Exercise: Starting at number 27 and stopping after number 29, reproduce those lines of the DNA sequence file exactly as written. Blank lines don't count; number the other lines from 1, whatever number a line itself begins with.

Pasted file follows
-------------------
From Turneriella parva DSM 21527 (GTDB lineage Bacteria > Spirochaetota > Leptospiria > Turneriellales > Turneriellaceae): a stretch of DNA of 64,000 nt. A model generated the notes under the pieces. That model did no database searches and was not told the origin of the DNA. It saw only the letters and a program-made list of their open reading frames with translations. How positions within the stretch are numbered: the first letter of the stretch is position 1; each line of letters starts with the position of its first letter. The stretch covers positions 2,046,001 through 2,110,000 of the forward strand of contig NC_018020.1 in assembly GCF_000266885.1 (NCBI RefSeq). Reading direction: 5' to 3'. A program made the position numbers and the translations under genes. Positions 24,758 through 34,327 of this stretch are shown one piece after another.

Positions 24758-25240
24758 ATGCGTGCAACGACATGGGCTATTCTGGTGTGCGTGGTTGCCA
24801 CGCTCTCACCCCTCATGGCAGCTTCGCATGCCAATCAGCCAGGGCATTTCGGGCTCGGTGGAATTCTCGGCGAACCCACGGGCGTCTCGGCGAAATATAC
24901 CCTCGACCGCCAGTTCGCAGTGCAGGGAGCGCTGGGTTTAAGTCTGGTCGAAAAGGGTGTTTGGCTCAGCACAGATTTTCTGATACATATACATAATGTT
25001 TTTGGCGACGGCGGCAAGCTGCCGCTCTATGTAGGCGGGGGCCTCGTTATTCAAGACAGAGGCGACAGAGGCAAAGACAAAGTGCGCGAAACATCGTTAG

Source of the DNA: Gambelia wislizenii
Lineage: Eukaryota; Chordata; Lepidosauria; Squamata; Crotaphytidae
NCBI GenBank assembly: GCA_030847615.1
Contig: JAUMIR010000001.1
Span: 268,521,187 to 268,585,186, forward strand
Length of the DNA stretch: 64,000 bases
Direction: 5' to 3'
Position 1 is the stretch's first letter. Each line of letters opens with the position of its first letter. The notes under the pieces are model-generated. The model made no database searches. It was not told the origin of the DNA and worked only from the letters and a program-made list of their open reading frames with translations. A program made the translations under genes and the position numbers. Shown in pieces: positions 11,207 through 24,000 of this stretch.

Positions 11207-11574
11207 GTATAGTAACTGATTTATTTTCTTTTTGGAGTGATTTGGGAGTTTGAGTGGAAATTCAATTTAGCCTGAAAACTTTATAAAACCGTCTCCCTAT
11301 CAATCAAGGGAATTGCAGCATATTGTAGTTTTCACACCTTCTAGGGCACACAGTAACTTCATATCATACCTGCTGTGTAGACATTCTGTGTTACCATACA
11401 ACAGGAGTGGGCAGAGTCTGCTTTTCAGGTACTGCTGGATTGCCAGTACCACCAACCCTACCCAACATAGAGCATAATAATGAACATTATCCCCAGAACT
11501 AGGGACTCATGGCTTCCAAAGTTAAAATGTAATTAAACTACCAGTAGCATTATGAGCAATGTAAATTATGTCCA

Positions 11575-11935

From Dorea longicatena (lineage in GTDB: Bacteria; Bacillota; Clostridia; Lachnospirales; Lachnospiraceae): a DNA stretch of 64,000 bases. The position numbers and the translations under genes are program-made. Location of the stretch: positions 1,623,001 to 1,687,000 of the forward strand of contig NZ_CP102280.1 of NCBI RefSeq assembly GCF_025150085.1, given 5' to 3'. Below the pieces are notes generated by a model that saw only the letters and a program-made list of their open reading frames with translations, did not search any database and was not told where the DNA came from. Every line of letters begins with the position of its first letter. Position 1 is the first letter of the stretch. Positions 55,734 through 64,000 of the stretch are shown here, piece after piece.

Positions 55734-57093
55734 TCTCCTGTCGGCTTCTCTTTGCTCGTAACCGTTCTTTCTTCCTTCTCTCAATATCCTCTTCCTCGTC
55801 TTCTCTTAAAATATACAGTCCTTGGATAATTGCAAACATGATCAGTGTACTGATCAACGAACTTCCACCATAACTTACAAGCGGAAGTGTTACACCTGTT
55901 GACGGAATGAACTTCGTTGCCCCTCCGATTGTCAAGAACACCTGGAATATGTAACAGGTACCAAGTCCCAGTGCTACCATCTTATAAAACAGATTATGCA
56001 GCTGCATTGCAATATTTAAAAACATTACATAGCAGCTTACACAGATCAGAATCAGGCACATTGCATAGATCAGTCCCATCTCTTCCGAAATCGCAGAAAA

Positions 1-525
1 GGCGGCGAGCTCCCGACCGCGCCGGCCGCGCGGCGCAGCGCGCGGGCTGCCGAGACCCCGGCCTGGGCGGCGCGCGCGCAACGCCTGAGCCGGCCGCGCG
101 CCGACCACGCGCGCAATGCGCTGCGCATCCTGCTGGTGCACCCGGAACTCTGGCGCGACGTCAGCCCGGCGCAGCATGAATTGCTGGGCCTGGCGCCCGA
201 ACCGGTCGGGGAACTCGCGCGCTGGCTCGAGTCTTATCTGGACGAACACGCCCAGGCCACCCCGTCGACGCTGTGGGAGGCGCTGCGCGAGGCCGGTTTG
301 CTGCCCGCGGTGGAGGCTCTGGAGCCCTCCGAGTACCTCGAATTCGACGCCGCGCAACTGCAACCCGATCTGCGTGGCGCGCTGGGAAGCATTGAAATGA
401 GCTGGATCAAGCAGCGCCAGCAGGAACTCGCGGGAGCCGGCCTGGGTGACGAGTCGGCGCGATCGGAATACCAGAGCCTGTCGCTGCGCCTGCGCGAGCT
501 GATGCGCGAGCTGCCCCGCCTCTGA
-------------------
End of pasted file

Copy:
Positions 1-525
1 GGCGGCGAGCTCCCGACCGCGCCGGCCGCGCGGCGCAGCGCGCGGGCTGCCGAGACCCCGGCCTGGGCGGCGCGCGCGCAACGCCTGAGCCGGCCGCGCG
101 CCGACCACGCGCGCAATGCGCTGCGCATCCTGCTGGTGCACCCGGAACTCTGGCGCGACGTCAGCCCGGCGCAGCATGAATTGCTGGGCCTGGCGCCCGA